The Healthiest Nuts to Add to Your Diet

All tree nuts are good for you, but the healthiest nuts boast more powerful nutrient profiles than the others, gaining them superfood status.

healthiest nuts

All tree nuts are good for you, including almonds, walnuts, pistachios, pine nuts, cashews, macadamias, Brazil nuts, pecans, hazelnuts, and peanuts

© Andrey Maslakov |

Nuts have become more popular since nutrition experts have been recommending the consumption of healthy fats found in plant foods. Studies have linked nuts with an array of benefits, including lower risks of cardiovascular disease, diabetes, and some cancers. All tree nuts are good for you, including almonds, walnuts, pistachios, pine nuts, cashews, macadamias, Brazil nuts, pecans, hazelnuts, and peanuts (actually legumes, but included in the nut category because they are so similar nutritionally). However, the healthiest nuts boast more powerful nutrient profiles than the others, gaining them superfood status.


The heart-healthy walnut has earned a qualified health claim from the U.S. Food and Drug Administration for the role it can play in reducing the risk of coronary heart disease. Walnuts also have been linked to decreased risks of cancer, cognitive decline, type 2 diabetes, obesity,
and hypertension.

Walnuts are rich in fiber, manganese, copper, magnesium, and phosphorus, and they provide 4 grams of protein in a single ounce. Walnuts contain a variety of phytochemicals with antioxidant properties.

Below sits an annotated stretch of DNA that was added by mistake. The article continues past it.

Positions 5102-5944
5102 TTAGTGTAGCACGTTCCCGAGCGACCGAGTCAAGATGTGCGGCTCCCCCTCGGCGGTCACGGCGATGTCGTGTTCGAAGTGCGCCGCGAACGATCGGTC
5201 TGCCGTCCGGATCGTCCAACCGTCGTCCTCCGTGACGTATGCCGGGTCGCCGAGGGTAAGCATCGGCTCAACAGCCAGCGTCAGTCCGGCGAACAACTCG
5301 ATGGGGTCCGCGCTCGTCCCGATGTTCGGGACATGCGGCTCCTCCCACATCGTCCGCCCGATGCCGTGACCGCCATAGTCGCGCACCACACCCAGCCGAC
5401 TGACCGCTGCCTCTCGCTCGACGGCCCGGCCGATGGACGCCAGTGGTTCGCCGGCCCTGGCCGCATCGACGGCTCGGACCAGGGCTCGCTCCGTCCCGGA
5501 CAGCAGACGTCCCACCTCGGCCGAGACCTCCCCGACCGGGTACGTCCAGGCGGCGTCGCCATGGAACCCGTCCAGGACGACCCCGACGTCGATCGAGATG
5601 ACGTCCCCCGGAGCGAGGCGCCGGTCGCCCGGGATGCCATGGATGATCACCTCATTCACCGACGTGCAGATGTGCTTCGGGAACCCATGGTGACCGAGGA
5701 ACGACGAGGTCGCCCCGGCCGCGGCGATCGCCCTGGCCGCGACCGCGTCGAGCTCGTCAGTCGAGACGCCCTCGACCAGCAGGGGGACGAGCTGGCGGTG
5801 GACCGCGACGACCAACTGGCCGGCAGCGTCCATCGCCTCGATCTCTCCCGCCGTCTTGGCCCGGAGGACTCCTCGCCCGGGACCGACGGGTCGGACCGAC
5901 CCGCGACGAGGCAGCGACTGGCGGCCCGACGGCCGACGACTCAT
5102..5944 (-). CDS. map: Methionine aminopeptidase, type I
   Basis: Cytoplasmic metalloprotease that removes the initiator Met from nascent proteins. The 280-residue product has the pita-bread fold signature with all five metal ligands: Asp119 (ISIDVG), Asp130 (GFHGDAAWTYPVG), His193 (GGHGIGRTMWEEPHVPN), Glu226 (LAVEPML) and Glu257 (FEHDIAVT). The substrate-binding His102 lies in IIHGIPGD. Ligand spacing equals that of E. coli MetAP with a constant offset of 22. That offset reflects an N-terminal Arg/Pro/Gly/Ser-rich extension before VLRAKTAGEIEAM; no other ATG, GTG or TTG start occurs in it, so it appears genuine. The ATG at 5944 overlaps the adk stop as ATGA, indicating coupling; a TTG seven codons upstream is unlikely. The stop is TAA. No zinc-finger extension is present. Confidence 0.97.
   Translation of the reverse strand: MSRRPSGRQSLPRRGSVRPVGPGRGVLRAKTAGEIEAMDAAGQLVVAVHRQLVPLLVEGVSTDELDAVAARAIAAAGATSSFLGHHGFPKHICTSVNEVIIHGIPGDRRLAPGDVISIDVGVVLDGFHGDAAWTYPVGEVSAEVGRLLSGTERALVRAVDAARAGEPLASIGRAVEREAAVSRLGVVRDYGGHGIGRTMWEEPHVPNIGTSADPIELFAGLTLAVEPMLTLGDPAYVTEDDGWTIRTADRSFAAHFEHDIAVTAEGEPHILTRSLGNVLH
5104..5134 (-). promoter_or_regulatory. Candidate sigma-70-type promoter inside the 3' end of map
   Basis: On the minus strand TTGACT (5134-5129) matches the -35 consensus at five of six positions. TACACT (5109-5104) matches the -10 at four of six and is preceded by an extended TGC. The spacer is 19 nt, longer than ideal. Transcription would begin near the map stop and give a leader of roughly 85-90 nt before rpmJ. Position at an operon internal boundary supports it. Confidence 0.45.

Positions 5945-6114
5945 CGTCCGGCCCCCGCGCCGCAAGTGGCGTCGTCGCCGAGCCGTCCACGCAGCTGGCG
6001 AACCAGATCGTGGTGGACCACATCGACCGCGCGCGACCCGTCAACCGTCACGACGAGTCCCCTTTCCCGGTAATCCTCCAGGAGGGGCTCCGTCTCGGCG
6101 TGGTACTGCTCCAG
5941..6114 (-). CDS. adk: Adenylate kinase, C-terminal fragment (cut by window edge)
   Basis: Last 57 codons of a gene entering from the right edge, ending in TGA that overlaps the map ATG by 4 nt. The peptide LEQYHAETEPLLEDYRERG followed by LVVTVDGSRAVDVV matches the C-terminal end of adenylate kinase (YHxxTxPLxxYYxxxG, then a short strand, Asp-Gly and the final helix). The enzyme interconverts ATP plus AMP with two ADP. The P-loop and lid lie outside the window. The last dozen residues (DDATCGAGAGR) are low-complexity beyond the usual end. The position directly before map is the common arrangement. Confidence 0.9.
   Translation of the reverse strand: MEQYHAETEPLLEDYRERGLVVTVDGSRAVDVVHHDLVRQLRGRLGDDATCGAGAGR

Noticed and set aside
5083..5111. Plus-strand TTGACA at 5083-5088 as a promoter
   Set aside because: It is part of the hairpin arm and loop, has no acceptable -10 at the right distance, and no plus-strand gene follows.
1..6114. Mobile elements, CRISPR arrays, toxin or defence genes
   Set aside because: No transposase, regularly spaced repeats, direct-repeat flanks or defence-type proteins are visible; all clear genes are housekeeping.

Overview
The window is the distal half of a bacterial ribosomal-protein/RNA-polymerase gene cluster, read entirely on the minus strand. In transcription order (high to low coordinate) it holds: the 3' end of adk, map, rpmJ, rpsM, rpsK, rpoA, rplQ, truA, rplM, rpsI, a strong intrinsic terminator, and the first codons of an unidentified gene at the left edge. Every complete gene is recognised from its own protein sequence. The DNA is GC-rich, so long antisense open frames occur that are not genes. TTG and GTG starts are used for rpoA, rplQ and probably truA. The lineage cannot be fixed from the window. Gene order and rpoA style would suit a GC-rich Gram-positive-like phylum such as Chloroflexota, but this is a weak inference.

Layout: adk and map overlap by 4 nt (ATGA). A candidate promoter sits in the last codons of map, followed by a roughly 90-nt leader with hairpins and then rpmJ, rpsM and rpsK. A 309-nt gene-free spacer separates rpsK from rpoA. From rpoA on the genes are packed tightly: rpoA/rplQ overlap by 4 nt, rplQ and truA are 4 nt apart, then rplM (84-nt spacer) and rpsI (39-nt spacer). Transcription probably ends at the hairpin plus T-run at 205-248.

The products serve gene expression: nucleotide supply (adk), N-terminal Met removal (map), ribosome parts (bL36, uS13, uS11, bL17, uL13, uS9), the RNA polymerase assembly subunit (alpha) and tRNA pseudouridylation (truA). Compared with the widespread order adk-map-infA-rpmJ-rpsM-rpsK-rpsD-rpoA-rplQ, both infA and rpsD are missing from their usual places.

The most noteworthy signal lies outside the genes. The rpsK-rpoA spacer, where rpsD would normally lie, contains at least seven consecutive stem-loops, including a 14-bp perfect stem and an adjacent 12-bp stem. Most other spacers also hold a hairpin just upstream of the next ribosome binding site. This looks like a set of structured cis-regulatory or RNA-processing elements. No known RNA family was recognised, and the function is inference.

In addition, walnuts are rich in healthy, unsaturated fats, and they are the only nut that contains a significant amount of omega-3 fatty acids—2.5 grams of alpha-linolenic acid (ALA) per ounce. While much of the evidence on omega-3 benefits is attributed to the long-chain varieties (EPA and DHA) found in fatty fish, the short-chain, plant-based omega-3 ALA has its own anti-inflammatory benefits. Additionally, a small percentage of ALA is converted to EPA and DHA in the body.

All it takes is a handful (about one-quarter cup, or 14 halves) of walnuts a day to gain benefits. Stir walnuts into your yogurt or oatmeal, sprinkle them over salads made with leafy greens, add them to pancake or muffin batters, or include them in vegetable-based chilis and stews.


Almonds are high in healthy, monounsaturated fat and rich in protein, providing 6 grams per ounce (just a bit less than the 7 to 8 grams found in an ounce of meat). Almonds also contain riboflavin (a B vitamin), magnesium, phosphorus, and calcium, and they are one of the top food sources of vitamin E, which acts as a powerful antioxidant that has been linked with lower risks of cancer and Alzheimer’s disease.

Numerous benefits have been attributed to almonds, including better cardiovascular health, better weight control, and improved blood glucose control for type 2 diabetes patients. These results may be due to the fact that almonds are rich in fiber and protein, a combination that promotes satiety—the feeling of being full—for a longer period of time. While almonds, like all tree nuts, are dense in calories (160 calories in one ounce), research suggests that almonds (and other nuts) may provide up to 20 percent fewer calories than was previously thought, because the fiber in nuts may result in decreased calorie absorption.